Santa Monica Observer - Community, Diversity, Sustainability and other Overused Words

By Leonard Brophy
Special to the Observer 

California Bans Protests as Coronavirus Lockdown Gets Political

The Right gets tired of having their civil rights denied. Some on the Left starts to loose patience too.

 

April 26, 2020

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A protest last week at the California State Capitol in Sacramento featured anti-vaccine activists and others who are tired of the lockdown.

Although there has been some grumbling online about the severe stay-at-home orders in Santa Monica, so far there has been no organized (or even disorganized) protesting on the city streets. That has not been true elsewhere throughout the country, with protests of varying sizes taking place in at least 11 states. This includes portions of California outside Santa Monica.

The four protests large enough to get media attention in California have happened in Huntington Beach on Friday, San Diego and Encinitas on Saturday, and in front of the state capitol in Sacramento on Monday. The Huntington Beach event triggered some laughter with people holding signs comparing this situation to civil rights and freedom issues of the past (think George Washington, Rosa Parks). And there was a woman who held the sign saying "Social Distancing = Communism," with a photo of it widely shared on social media.

"I think it's really important during this time [to show] that Americans are tired of this lockdown, shutdown... We've complied long enough. Let's open up the country," protester Lisa Collins told ABC 7.

A Costa Mesa resident was arrested at the protest for allegedly threatening a television news cameraman, but there was no actual violence reported. The Huntington Beach Police Department acknowledged the peacefulness of the event.

"Although this event was peaceful, we do not encourage our residents to loosen their social distancing practices just yet," a department statement said. "It is still not OK to gather in groups."

The Monday protest in Sacramento that attracted what the media are saying was "hundreds" of people really got the California Highway Patrol's attention. The state police force said it will no longer allow gatherings in front of the capitol building because the event that was only supposed to be a parade of cars became much more than that.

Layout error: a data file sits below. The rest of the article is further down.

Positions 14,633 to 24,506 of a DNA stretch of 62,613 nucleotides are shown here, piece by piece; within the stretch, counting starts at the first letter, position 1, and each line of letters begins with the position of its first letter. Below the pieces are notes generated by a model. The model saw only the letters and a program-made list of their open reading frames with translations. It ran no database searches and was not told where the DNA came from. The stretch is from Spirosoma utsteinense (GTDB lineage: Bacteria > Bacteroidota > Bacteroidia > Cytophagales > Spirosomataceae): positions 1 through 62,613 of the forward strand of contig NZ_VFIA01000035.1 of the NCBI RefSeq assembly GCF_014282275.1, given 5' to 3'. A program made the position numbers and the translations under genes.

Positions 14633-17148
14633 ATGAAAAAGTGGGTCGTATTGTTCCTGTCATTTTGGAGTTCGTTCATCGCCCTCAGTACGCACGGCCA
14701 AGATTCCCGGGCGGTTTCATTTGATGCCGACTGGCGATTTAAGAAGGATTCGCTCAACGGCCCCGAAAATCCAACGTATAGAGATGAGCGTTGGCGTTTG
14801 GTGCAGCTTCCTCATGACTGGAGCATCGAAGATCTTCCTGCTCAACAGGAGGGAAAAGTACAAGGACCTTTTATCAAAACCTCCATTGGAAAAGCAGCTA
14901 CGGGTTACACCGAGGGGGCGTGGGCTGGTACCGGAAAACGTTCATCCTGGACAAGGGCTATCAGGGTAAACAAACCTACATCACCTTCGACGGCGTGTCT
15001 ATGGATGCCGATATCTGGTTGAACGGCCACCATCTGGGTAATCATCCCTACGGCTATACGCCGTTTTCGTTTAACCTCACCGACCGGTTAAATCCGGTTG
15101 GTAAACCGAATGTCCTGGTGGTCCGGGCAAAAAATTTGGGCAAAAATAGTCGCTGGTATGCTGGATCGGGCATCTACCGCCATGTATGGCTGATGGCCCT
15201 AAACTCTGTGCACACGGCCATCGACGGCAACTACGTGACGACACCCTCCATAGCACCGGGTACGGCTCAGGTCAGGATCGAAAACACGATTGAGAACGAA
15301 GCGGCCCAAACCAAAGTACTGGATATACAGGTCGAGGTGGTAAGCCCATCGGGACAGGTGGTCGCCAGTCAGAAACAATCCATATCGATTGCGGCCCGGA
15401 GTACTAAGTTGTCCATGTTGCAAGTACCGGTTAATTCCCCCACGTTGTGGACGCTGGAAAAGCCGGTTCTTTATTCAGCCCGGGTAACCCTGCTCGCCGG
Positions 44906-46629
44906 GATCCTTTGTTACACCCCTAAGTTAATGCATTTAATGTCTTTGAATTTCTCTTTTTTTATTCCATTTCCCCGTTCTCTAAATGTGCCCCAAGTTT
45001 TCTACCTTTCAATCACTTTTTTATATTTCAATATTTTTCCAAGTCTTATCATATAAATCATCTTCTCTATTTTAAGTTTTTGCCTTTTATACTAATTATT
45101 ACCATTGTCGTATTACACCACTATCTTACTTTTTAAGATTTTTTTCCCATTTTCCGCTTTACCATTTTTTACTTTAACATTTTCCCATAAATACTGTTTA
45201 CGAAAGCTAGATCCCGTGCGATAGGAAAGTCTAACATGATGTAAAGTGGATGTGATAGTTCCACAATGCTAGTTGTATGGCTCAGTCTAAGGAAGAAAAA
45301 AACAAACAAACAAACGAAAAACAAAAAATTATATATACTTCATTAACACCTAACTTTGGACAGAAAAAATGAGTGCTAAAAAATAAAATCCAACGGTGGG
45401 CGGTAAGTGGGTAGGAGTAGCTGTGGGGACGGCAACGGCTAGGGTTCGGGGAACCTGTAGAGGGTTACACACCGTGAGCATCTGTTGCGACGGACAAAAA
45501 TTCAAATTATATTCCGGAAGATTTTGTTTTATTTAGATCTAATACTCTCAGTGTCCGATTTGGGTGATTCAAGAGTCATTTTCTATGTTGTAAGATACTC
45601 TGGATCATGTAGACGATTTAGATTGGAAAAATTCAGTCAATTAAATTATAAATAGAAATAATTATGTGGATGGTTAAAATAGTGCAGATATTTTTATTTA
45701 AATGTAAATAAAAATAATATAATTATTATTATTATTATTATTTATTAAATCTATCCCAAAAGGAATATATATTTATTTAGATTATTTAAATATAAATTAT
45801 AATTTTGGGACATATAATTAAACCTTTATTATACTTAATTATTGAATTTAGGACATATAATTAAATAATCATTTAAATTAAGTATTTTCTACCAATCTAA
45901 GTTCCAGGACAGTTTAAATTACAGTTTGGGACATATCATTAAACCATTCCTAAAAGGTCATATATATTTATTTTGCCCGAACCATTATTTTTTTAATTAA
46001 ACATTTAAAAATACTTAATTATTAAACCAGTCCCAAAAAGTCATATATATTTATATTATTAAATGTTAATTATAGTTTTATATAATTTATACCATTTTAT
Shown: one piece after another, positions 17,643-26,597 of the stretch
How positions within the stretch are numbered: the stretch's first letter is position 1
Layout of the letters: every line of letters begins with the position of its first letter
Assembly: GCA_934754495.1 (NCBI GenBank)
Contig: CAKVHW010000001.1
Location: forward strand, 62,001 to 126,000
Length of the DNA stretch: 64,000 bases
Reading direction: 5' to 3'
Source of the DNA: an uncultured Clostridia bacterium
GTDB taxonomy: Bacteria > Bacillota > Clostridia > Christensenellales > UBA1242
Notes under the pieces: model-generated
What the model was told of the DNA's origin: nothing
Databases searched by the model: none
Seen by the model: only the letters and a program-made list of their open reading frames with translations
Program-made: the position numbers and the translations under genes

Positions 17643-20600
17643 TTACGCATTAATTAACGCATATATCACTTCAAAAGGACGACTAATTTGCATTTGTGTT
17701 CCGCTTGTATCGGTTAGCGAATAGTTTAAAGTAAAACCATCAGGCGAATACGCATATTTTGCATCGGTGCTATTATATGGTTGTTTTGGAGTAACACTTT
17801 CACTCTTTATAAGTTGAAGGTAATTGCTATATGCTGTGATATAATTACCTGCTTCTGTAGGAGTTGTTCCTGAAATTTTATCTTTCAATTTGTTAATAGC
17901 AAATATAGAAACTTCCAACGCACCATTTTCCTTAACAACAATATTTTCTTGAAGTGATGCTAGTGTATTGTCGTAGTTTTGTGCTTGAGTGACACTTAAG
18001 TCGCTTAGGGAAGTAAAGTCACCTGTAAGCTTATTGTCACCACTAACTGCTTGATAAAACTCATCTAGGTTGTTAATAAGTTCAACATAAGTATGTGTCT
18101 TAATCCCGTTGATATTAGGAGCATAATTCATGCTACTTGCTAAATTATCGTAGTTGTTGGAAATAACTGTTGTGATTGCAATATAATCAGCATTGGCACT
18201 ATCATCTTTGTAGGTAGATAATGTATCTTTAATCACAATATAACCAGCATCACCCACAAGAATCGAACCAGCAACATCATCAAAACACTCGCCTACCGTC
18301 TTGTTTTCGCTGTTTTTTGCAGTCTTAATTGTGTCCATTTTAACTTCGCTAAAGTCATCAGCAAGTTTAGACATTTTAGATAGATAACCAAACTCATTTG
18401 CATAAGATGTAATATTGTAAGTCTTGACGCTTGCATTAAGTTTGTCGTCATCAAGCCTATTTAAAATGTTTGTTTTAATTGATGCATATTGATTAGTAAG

"Permits are issued to provide safe environments for demonstrators to express their views," the CHP said in a statement. "In this case, the permit for the convoy was issued with the understanding that the protest would be conducted in a manner consistent with the state's public health guidance. That is not what occurred, and CHP will take this experience into account when considering permits for this or any other group."

Finding out "who is behind these protests" is now a mission of various journalists. The answer is more complicated than "it's a bunch of Trumpers." According to various sources, the first organized protest in this country took place in Michigan last week. Organized by a group called Operation Gridlock that was formed by two conservative groups-Michigan Freedom Fund and the Michigan Conservative Coalition-the leaders encouraged people to stay in their vehicles and practice social distancing guidelines, but many among the thousands who came to the rally did not listen to this recommendation.

"Many ignored the demand [to stay in the cars], wrote Allan Smith from an NBC affiliate in Michigan. "Demonstrators, on foot, were seen waving American, 'Don't Tread on Me,' and Trump campaign flags. At least two Confederate flags were spotted."

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A protest last week at the California State Capitol in Sacramento featured anti-vaccine activists and others who are tired of the lockdown.

Chants of "lock her up" (referring to Gov. Gretchen Whitmer, not Hillary Clinton) could also be heard, according to Smith. "Open up Michigan" was another rallying cry.

We do not know if these people highlighted by the NBC reporter represented a majority of those at the rally, or if they were just the easy pickings for a good story. The Observer was not invited to the event to get the first-hand experience. Based on posts on the organizers' Facebook page, there were plenty of people who although they want the state to reopen quickly, they do not like that the attention went to the more extreme members of their group.

"The guys on the steps of the Capitol are putting this protest backwards," one person wrote. "Now, we are going to be portrayed as far-right extremists. Thanks a lot jerks...Stay in your damn car and put the freaking rifles away...You're going to ruin this for everyone!"

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